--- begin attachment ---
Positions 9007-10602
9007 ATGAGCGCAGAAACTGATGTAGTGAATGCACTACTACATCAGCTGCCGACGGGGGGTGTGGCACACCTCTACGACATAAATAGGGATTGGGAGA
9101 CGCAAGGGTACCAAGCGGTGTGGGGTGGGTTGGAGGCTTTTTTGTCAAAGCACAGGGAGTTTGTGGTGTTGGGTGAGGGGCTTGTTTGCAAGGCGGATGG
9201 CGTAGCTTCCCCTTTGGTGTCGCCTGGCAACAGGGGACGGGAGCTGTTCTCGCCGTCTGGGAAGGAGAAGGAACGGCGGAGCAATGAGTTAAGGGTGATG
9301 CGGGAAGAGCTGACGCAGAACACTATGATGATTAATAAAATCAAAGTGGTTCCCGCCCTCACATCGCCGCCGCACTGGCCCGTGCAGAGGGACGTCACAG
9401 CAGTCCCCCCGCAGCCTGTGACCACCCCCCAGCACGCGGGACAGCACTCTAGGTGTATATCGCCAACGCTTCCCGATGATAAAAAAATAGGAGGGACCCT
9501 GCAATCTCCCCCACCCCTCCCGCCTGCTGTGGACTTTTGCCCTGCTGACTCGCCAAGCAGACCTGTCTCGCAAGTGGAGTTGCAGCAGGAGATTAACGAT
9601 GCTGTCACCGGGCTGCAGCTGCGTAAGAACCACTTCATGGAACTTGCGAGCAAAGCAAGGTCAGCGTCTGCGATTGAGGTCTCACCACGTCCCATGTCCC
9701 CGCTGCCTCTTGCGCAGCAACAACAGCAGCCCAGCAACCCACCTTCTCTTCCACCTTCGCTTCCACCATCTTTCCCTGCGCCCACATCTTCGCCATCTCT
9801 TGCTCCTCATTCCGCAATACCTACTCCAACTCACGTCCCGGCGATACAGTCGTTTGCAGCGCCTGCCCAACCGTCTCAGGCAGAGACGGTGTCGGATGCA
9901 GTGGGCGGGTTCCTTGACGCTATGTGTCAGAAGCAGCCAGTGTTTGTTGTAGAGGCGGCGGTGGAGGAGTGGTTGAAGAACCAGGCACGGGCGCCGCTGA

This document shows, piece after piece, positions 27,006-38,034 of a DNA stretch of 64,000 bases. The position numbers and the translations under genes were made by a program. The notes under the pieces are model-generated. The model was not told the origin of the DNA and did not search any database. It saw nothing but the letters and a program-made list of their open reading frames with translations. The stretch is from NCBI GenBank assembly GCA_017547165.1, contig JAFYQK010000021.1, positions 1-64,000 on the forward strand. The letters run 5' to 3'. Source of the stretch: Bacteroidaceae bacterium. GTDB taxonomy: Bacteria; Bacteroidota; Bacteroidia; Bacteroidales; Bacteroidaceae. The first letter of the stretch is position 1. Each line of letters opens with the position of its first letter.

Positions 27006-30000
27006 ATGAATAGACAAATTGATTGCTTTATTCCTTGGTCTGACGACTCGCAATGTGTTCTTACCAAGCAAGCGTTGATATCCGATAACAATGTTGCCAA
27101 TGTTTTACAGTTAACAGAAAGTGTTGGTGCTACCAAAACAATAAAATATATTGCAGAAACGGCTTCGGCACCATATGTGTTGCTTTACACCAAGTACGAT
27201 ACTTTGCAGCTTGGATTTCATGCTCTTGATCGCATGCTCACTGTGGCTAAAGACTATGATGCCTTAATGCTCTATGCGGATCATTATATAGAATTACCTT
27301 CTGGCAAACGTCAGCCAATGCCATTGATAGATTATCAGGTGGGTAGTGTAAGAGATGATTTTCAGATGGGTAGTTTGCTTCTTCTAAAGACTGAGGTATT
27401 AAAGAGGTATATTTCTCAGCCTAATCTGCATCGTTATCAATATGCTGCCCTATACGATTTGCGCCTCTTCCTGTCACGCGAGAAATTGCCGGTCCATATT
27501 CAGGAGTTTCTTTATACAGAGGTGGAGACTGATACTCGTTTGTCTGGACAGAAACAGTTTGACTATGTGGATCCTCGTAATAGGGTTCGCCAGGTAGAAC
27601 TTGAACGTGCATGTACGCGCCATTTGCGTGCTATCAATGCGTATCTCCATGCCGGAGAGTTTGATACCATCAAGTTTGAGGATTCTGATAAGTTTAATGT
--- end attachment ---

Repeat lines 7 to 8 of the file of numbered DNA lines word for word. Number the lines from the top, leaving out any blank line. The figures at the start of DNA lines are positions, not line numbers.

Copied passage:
9501 GCAATCTCCCCCACCCCTCCCGCCTGCTGTGGACTTTTGCCCTGCTGACTCGCCAAGCAGACCTGTCTCGCAAGTGGAGTTGCAGCAGGAGATTAACGAT
9601 GCTGTCACCGGGCTGCAGCTGCGTAAGAACCACTTCATGGAACTTGCGAGCAAAGCAAGGTCAGCGTCTGCGATTGAGGTCTCACCACGTCCCATGTCCC